- The Pomeranian was tested weakly positive for coronavirus after oral and nasal tests in February during his quarantine. And according to Hong Kong health officials, the dog may not even be an actual carrier of the virus, but the test was “weak positive” only because of what they called environmental contamination; as professor J. Scott Weese from the University of Guelph’s Ontario Veterinary College declares to Washington post:” “It wouldn’t be surprising for this to be a low-grade infection because dogs are not thought to be very good hosts for this virus.”
- Another dog was living in the same home, and it continually tested negative during the quarantine. A spokesperson from the Fisheries and Conservation Department confirmed that none of the two dogs have shown any signs of the virus.
All of these facts made the scientific community debunk the theory that we can pass COVID-19 to our pets.
Moreover, For those who ask” Can veterinarians test for COVID-19 in pets?” Well yes they can, and a veterinary diagnostic company made a test on thousands of household pets for coronavirus, and they all came back negative. Just like Dr. Dana Varble explained to CNN: “They tested thousands of dogs and cats for this virus and found no positive results in pets, so we believe that the likelihood of dogs or cats contracting this is extremely low at this time”.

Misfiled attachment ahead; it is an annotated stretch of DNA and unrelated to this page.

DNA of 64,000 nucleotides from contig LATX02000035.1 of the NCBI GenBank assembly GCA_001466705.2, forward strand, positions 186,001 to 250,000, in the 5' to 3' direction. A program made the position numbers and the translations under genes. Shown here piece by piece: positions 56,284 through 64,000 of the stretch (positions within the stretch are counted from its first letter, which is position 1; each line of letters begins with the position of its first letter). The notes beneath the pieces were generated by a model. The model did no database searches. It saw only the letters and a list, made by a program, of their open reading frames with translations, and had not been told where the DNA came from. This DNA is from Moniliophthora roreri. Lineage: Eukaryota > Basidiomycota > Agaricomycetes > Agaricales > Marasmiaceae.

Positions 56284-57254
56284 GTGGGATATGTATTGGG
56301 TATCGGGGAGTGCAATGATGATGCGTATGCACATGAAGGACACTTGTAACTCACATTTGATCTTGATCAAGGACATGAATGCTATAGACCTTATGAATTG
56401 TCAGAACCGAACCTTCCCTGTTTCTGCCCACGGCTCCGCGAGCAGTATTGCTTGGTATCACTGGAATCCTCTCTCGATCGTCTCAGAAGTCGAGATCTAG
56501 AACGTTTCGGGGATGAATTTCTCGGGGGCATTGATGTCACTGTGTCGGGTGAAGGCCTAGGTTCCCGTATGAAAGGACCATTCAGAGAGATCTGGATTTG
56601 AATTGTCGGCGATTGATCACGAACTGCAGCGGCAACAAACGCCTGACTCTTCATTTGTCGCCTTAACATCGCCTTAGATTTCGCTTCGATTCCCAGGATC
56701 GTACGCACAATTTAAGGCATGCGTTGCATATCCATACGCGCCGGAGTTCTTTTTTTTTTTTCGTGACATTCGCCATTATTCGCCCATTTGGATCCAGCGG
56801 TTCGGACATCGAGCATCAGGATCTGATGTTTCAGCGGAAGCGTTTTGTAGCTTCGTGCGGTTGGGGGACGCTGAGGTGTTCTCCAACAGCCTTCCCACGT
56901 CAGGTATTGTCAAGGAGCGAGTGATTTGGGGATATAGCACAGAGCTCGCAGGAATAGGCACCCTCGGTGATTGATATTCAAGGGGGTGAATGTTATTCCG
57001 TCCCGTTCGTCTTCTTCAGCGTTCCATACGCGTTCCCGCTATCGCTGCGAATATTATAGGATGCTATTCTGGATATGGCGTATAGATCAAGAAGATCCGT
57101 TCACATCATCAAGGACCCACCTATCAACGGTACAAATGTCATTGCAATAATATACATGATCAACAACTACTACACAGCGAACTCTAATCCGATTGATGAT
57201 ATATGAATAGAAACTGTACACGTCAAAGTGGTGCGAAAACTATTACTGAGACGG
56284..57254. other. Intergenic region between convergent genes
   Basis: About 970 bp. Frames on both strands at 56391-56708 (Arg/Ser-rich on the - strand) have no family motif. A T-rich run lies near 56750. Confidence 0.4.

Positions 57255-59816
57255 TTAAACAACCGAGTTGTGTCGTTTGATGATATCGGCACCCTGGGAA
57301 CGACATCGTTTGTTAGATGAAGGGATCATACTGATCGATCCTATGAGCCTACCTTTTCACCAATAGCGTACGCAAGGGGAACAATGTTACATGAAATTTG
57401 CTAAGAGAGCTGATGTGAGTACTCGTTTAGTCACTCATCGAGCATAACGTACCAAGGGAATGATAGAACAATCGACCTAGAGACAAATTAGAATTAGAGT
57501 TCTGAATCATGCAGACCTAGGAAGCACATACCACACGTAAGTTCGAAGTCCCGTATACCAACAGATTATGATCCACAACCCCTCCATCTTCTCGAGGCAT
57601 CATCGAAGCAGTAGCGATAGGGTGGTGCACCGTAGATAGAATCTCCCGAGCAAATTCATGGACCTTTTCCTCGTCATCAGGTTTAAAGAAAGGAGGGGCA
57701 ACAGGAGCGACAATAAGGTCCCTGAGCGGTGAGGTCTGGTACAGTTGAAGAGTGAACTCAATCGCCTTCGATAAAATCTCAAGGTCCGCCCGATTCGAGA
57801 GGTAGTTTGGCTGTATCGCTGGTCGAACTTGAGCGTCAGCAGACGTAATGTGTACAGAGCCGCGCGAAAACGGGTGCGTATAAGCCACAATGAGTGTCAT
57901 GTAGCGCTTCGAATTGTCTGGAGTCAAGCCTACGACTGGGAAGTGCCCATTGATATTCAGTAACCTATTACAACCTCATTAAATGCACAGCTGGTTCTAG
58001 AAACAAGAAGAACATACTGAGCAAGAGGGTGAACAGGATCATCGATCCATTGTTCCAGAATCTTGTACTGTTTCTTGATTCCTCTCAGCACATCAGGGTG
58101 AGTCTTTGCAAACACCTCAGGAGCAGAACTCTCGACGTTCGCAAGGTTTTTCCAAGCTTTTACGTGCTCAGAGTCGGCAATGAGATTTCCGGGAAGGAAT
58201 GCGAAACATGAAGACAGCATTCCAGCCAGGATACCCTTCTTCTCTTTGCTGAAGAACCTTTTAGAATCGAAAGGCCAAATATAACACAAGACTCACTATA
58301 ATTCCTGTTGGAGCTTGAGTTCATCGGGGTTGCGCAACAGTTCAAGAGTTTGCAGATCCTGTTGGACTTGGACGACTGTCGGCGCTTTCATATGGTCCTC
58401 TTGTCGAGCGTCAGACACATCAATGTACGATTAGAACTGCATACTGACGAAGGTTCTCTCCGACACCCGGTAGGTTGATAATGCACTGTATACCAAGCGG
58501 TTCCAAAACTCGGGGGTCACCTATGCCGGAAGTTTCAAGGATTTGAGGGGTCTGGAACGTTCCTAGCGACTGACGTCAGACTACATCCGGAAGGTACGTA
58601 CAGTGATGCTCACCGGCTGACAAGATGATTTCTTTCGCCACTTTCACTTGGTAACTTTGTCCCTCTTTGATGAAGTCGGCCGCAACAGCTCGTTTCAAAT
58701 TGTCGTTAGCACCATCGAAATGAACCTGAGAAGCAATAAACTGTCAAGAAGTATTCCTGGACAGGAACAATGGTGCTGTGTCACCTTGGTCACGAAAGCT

Even though this is a new pandemic the world has to deal with, so far there has been no proof that this can happen, and the Centers for Disease Control and Prevention’s (CDC) website is confirming it by stating clearly: “At this time, there is no evidence that companion animals, including pets, can spread COVID-19”.
Could my pet serve as a conduit for covid-19?
Coronavirus and cats or any other pets turned out, so far, to be a safe couple and there’s nothing to worry about.
It’s the opposite of what most people think, now more then ever you need to embrace your pets and bond with them even more; as Dr. John Williams, chief of the division of pediatric infectious diseases at the Medical Center Children’s Hospital of Pittsburgh, explained: “Pets play a vital psycho-psychological role for their owners, especially now when everybody’s feeling so isolated and alone.”
On the other hand, a German study published in the Journal of Hospital Infection has proven that Covid-19 can live on inanimate surfaces like plastic or metal or glass, etc for nine days and lasts there more then it does on soft ones like cardboard or so. Thus, any surface can be a fomite; according to Dr. Smith, your pet also can represent a fomite surface, however, the vet community believes that the risk of transmission, in this case, is low.